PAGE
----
Domestic Violence: Address Confidentiality

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The new “Address Confidentiality Program” allows victims of domestic violence to keep their residential addresses confidential by substituting the address of the Secretary of State’s Office. Betty McEntire, the program’s first Executive Director, explains how the program works.

Ted Simons: October is Domestic Violence Awareness Month. And Arizona has a new way to help protect abuse victims. It's called the Address Confidentiality Program and it lets victims of domestic violence use the Arizona Secretary of State's office as their mailing address. Here with more on the program is its new Executive Director Betty McIntyre, the former training coordinator for the Arizona Coalition against Domestic Violence. Good to have you here, thank you so much for joining us. A better definition of this particular program.

Betty McEntire: This program will do -- actually you have two functions. One provides a substitute mailing address as you stated- the secretary of state's office. And the second component is a mail forwarding service. It's another layer of a safety plan for victims of domestic violence, sexual offenses and stalking.

Ted Simons: And I guess all of those factors come into play when you don't change your address. You are where you always were.

Betty McEntire: One of the key aspects of this program once it's up and running will be about victims of those crimes who are being stalked by their perpetrator. Needing to relocate to a new address. The program is not going work if you stay in the home in which your perpetrator knows where you live, it kind of defeats the purpose of limiting your ability to be found.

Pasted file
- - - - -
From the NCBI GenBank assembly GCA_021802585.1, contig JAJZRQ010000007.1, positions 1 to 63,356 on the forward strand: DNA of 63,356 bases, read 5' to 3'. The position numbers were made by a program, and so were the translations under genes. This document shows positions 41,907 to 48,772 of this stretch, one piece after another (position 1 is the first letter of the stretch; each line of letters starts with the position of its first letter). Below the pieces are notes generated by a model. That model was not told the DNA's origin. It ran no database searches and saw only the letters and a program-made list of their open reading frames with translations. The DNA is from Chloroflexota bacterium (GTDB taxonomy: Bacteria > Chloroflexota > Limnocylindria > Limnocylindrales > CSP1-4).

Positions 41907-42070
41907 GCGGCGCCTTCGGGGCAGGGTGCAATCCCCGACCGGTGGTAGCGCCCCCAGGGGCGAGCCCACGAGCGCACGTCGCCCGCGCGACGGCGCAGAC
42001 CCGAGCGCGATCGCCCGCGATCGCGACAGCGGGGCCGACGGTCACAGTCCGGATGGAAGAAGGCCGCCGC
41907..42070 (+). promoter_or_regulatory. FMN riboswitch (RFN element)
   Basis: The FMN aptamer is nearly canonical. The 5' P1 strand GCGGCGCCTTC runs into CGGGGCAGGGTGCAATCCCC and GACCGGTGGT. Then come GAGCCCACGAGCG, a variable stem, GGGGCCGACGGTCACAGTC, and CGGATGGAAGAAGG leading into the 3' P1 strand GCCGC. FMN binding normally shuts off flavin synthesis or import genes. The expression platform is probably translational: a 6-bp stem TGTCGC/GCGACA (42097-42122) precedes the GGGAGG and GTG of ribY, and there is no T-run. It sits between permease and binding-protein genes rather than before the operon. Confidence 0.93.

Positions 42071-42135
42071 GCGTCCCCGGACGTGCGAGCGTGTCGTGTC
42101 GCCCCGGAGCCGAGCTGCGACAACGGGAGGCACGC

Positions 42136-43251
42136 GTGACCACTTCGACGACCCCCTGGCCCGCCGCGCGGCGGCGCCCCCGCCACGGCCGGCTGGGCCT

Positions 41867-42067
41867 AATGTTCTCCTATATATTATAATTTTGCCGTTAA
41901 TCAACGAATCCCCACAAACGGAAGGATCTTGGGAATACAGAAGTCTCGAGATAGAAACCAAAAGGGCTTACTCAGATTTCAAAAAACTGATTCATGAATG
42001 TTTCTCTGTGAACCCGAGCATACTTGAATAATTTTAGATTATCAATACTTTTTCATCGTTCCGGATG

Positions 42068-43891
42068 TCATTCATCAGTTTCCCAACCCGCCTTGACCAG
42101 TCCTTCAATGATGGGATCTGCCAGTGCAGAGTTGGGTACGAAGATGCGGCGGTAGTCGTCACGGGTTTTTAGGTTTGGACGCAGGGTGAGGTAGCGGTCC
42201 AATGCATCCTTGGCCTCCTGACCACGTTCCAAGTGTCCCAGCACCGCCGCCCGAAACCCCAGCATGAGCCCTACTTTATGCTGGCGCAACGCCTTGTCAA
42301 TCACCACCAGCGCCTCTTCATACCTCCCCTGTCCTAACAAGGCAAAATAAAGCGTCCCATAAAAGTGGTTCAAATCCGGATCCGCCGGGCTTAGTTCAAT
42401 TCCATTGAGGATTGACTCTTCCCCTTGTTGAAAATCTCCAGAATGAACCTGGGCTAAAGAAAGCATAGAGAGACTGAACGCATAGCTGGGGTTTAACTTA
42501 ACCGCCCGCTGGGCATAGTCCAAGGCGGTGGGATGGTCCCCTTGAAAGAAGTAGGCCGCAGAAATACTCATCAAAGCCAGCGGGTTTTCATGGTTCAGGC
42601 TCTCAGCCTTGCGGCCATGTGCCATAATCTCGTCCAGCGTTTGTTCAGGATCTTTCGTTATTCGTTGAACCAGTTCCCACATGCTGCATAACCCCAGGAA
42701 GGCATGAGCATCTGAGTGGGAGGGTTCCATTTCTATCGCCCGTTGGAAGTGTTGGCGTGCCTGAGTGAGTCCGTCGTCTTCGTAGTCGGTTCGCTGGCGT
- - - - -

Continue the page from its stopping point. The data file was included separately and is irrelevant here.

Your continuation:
Ted Simons: Sure.

Betty McEntire: So it's protecting all your public records by utilizing that mailing address. Instead of putting your real address of where you actually live you would put the designated substitute address.

Ted Simons: Abuse victims can get the secretary of state's office as basically mail forwarded there? How long does this last?

Betty McEntire: Once we start enrolling participants, all potential applicants need to apply through what we're calling an application assistant, a specialized trained domestic violence or sexual violence advocate who understands the safety measures of that victimization. And then once they apply and are certified into our program, we will provide them their substitute address, that participant will go and write out their address on any application or any information asking for a residential work or school address. Any mail that will be sent to a normal physical location like your home, if you are a participant, instead of your mail going to your house, it would come to me first. I would forward that mail back to your real address. No one knows your address for myself.

Ted Simons: So it's not a bunch of folks standing in line at secretary of state's office trying to pick up their mail?

Betty McEntire: No, not at all. I will be the only person who knows your real address.

Ted Simons: How much is this expected to cost the state?

Betty McEntire: We are anticipating our program to be fairly small due to the fact that all of our budgets are estimated off the $50 fine that will be levied against persons convicted under certain statutory offenses like domestic violence and stalking.

Ted Simons: So the $50 assessment goes to this particular program?

Betty McEntire: Correct. If you're convicted of let's say 133601, a domestic violence statute, it's a tax statute. If you are convicted the judge will order an additional fine of $50. $45 of that comes to my program to facilitate and pay for the postage, envelopes, mailing, and 5% to the Clerk of the Court for administrating the funds.